Resistance Training May Be Neuroprotective in Multiple Sclerosis

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Assessments included disability measures as well as magnetic resonance imaging.
Assessments included disability measures as well as magnetic resonance imaging.

HealthDay News — Progressive resistance training (PRT) may slow down the progression of multiple sclerosis, according to a small study published in the Multiple Sclerosis Journal.

Tue Kjolhede, PhD, from Aarhus University in Denmark, and colleagues randomized 18 patients with MS to 24 weeks of PRT, followed by self-guided physical activity, and 17 patients to a wait-list group (24 weeks of habitual lifestyle followed by PRT). Assessments included disability measures as well as magnetic resonance imaging.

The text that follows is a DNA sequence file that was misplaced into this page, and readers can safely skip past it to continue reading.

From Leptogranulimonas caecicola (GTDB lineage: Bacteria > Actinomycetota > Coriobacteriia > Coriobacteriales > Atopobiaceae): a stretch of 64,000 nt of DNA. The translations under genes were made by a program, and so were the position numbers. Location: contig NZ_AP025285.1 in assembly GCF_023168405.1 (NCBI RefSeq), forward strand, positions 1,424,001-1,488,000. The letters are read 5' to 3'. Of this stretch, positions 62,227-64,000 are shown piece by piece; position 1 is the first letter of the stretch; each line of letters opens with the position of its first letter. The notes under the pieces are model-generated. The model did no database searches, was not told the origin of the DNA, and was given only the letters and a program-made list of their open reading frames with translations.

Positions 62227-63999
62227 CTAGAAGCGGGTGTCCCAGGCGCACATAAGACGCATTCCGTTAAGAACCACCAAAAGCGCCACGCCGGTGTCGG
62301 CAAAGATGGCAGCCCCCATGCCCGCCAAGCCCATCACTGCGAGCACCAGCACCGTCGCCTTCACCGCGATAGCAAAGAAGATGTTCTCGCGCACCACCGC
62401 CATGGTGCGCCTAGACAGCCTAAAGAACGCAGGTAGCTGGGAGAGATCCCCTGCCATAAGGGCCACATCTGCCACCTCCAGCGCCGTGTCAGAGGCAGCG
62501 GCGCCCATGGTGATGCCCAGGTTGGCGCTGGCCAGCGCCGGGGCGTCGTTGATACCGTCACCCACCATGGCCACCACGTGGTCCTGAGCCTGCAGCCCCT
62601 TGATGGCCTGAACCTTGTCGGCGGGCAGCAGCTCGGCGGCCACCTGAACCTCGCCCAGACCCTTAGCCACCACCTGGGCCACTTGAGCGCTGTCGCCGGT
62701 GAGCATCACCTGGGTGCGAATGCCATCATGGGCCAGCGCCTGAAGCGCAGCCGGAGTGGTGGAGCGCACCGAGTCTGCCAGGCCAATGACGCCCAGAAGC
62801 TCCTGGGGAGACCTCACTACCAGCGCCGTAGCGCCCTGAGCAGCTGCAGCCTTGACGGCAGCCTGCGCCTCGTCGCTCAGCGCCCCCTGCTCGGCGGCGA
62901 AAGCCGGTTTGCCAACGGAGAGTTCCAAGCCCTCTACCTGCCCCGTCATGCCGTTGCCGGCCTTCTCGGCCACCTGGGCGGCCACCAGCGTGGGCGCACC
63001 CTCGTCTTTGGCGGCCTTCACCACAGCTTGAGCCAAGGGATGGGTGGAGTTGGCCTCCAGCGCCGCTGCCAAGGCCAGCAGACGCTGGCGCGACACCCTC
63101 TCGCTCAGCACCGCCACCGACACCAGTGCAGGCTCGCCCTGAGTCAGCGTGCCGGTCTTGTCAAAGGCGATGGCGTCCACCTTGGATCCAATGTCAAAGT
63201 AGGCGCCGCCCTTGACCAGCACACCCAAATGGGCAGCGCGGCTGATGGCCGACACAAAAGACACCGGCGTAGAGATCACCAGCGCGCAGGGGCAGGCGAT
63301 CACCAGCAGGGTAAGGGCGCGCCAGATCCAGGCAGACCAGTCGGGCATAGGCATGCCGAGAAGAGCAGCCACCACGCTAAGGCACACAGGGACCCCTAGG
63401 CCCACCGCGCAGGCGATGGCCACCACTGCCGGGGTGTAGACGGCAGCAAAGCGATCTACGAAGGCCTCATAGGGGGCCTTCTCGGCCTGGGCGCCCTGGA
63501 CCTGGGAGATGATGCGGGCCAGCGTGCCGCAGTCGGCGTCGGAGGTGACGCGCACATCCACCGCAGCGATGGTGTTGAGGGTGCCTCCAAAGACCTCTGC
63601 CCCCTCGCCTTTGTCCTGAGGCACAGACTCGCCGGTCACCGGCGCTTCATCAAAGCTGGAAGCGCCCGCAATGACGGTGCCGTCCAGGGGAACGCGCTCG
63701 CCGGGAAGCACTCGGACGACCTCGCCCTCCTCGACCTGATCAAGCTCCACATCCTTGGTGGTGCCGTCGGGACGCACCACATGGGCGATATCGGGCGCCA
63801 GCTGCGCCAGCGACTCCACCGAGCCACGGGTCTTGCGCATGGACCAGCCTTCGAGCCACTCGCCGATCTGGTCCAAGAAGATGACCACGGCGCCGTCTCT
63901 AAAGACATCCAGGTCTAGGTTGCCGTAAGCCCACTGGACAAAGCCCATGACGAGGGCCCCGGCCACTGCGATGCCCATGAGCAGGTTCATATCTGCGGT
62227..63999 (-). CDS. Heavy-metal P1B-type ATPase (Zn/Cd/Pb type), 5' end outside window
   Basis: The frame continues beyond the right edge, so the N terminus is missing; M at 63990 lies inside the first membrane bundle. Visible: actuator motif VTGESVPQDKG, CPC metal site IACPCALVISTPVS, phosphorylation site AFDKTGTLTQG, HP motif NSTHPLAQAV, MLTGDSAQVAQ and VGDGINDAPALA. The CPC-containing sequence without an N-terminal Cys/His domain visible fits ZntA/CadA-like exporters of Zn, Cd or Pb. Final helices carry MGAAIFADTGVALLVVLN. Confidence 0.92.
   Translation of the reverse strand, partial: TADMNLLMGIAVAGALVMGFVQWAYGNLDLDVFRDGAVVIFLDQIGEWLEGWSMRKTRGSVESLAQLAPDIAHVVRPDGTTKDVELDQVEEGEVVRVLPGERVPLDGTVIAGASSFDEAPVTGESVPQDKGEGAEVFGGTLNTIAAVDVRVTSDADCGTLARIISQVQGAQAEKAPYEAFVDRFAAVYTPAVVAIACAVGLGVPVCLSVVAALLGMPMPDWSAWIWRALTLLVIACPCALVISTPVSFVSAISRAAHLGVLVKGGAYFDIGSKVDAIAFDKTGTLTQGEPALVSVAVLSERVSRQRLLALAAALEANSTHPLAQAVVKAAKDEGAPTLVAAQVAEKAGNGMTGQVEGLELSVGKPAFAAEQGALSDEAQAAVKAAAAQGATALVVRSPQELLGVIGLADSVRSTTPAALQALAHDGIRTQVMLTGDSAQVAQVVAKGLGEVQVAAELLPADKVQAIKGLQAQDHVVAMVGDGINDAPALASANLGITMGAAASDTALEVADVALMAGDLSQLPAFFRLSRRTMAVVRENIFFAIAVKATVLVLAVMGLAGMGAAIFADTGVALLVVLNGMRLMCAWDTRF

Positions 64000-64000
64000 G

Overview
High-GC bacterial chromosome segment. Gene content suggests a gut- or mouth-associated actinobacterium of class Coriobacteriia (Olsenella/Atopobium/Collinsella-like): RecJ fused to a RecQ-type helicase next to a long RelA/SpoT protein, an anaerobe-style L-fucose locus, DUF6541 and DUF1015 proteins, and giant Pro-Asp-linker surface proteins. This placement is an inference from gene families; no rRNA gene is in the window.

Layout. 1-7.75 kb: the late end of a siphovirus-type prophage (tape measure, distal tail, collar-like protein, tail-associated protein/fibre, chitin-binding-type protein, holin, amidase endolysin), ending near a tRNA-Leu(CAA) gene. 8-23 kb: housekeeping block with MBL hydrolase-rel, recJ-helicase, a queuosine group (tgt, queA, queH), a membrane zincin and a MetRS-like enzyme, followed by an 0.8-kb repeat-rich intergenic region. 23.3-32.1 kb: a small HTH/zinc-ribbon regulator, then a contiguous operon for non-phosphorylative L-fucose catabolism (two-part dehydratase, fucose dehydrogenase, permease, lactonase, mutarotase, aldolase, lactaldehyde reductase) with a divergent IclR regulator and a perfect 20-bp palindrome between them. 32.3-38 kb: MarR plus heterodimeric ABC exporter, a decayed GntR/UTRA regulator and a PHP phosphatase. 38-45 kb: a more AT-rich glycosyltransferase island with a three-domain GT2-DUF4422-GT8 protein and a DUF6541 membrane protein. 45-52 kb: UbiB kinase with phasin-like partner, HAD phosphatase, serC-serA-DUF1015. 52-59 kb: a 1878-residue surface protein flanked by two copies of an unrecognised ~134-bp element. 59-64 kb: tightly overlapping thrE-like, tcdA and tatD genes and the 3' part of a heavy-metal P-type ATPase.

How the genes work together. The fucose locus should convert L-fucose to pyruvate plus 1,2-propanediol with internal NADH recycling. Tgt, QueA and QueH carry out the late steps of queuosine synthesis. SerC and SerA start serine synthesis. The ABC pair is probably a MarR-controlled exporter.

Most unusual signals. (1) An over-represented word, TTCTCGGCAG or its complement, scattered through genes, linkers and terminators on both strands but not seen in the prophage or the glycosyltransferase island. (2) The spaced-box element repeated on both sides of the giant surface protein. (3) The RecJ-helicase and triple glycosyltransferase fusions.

The researchers found that the MS Functional Composite score improved, although the Expanded Disability Status Scale, lesion load, and global brain volumes did not differ between groups. 

There was a trend towards percentage brain volume change differences between groups. Higher absolute cortical thickness values were observed in 19 of 74 investigated cortical regions after PRT.

"These results suggest a possible restorative effect of PRT on brain structures, but the interpretation should be cautious due to the study duration and sample size," the authors write. "Consequently, longer (years) and larger exercise studies are warranted, to confirm the observed trends, as these findings implicate that exercise might provide an adjunct therapy to the medical treatments."

Reference

Kjolhede T, Siemonsen S, Wenzel D, et al. Can resistance training impact MRI outcomes ih relapsing-remitting multiple sclerosis? [published online July 1, 2017]. Mult Scler. doi:10.1177/1352458517722645

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